Frank Hsieh willing to visit China again if elected DPP chair
Shanghai, Feb. 8 (CNA) If elected head of the opposition Democratic Progressive Party (DPP) in May, former premier Frank Hsieh would not rule out visiting China in his capacity as party chairman, he told a Hong Kong-based TV station.
"If it would benefit the Taiwanese people and if there were such a need, I should go to the mainland (China), the United States and Japan," he told Pheonix Television in an interview aired Saturday.
"If the Taiwanese people needed it (the visit), but I were afraid of criticisms or damaging my reputation, that would be selfish," he said.
Hsieh, who served as premier under a DPP administration from February 2005 to January 2006, visited China in October 2012, becoming the most senior member from the former administration to do so.
He made another China trip last year, during which time he met with Zhang Zhijun, the head of China's Taiwan Affairs Office.
Hsieh announced his bid to head Taiwan's largest opposition party in late January.
In the Pheonix TV interview, he explained that he threw his hat into the ring because he thinks the DPP is in need of a breakthrough in its cross-strait policy.
"These days, everyone is avoiding the subject. But the chairmanship election will require debate and talking about substantive policies," he said.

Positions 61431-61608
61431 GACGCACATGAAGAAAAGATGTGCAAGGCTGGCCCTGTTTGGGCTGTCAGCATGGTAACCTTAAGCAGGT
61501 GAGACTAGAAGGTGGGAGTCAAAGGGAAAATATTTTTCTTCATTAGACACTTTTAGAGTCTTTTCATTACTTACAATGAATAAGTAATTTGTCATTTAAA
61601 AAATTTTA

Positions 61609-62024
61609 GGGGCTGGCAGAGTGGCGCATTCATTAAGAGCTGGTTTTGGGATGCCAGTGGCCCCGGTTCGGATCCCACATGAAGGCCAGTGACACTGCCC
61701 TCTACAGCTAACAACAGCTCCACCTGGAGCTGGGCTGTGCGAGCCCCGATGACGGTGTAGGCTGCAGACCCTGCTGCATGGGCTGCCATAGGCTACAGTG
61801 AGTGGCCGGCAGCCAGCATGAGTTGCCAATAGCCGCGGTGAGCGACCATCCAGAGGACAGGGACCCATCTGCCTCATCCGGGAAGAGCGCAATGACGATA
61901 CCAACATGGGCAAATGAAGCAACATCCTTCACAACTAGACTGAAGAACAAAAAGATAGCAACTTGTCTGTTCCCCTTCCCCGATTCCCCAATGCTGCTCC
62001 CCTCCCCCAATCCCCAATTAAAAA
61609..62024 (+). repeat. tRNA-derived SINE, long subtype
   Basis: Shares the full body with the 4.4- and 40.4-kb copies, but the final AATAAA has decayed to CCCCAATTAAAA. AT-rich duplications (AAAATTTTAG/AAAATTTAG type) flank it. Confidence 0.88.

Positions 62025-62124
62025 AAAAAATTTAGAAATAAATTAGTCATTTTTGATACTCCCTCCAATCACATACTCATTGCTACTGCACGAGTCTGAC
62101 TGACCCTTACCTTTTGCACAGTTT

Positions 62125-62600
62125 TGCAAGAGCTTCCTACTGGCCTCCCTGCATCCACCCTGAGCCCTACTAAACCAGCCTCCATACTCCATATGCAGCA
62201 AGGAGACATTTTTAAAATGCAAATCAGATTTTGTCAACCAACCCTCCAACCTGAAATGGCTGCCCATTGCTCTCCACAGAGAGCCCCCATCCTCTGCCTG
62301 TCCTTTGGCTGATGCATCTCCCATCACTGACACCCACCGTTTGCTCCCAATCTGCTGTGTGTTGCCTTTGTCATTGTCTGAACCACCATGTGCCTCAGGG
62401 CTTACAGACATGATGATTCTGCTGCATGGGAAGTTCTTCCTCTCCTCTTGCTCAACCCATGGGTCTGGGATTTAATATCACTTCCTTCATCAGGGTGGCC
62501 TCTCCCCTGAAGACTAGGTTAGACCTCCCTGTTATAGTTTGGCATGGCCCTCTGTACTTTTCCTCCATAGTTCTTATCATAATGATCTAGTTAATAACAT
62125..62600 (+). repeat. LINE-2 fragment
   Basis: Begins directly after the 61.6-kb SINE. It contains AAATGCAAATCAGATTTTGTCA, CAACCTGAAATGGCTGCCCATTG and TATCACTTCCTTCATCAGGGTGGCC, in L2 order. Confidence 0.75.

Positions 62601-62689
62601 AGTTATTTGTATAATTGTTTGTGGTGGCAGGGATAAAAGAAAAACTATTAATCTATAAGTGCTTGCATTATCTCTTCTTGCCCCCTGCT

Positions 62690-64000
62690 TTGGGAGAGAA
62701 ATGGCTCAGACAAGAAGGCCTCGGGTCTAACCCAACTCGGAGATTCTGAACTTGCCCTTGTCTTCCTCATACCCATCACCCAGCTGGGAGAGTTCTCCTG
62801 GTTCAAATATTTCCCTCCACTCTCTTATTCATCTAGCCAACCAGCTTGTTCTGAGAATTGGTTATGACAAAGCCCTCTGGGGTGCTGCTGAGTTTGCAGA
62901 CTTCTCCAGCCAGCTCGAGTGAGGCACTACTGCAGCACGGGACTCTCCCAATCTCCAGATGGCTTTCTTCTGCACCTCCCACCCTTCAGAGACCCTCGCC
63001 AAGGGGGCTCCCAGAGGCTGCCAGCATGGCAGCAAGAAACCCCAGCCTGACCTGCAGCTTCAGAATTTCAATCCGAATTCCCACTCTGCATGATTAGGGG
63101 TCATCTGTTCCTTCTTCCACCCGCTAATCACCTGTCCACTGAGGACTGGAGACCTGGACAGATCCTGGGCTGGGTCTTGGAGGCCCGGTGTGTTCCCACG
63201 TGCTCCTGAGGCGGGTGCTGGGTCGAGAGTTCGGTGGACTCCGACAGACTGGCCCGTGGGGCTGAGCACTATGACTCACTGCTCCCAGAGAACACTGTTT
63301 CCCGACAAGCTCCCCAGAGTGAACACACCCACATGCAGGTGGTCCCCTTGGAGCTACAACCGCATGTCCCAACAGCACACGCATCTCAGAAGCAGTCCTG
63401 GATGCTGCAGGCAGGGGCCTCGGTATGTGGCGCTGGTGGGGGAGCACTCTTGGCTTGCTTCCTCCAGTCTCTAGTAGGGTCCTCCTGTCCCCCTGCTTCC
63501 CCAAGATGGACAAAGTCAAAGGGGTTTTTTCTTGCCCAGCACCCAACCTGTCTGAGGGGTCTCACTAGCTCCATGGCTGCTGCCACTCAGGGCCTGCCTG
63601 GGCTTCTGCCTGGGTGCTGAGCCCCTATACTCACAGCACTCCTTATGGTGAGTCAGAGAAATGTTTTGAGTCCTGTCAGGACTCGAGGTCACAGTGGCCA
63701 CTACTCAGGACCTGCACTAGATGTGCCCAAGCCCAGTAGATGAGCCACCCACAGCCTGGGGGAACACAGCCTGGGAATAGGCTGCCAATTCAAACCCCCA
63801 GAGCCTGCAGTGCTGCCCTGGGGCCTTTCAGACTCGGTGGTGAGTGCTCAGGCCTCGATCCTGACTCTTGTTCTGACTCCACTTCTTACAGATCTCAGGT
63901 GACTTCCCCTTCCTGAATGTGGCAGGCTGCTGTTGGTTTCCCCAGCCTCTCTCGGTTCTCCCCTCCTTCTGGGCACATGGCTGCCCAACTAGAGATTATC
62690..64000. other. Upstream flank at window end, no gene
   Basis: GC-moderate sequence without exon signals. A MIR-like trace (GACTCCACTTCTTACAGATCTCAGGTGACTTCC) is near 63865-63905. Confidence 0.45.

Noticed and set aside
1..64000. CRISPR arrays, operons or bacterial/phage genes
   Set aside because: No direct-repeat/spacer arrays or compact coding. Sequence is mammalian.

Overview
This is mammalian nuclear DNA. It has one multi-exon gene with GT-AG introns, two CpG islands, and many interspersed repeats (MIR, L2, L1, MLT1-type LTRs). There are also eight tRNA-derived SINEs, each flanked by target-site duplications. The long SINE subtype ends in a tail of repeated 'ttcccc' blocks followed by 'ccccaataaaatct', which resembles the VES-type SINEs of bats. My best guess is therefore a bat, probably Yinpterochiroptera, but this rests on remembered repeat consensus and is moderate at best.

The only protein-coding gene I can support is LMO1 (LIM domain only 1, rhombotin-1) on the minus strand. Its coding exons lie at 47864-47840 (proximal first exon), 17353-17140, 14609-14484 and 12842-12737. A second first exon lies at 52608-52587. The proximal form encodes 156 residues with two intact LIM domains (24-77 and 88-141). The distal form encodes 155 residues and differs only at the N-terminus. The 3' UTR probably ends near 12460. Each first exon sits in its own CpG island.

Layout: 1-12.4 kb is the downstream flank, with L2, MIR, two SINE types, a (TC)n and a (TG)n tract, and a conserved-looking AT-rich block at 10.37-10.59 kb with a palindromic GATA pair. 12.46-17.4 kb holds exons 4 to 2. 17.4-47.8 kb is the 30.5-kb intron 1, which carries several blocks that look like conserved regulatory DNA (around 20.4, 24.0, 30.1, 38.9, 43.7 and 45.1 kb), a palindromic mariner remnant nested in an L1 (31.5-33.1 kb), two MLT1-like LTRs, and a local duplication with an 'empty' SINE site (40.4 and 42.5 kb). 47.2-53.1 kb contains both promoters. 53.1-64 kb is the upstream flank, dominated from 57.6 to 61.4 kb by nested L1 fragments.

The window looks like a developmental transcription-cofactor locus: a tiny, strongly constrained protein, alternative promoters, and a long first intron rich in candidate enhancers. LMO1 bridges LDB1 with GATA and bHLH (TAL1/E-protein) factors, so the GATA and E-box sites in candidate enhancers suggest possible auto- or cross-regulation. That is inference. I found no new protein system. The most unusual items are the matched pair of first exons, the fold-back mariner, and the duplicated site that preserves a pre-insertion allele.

Although the party, traditionally wary of close ties with Beijing, has set up a China Affairs Committee and convened several meetings, it has failed to formulate a clear-cut discourse on cross-strait policy, Hsieh said.
The DPP's next chairman will immediately need to tackle cross-strait policy issues, he continued, adding that there is not much time left before Taiwan's next presidential election in early 2016.
"I've devoted the most (to cross-strait policy) over the past several years and paid the biggest price. I believe that I should speak on it and I should serve as party chairman," he said.
The DPP ended a six-month marathon debate on its China policy last month that resulted in few substantive changes, though it promoted the ideals of creating a "friendly environment" for Chinese students, tourists and spouses coming to Taiwan.
The party reaffirmed the core values of its 1999 Resolution on Taiwan's Future, which states that Taiwan is a sovereign independent country and that any change in its status will need the approval of its residents through a referendum.
Hsieh, among others, said that even though the policy debate had come to a conclusion, the public has not been given a better understanding of the policy's substance.
He said at the time that the DPP's official debate summary only mentioned the country's constitution once -- when it brought up the Resolution on Taiwan's Future -- giving the impression that the party was trying to avoid the issue.
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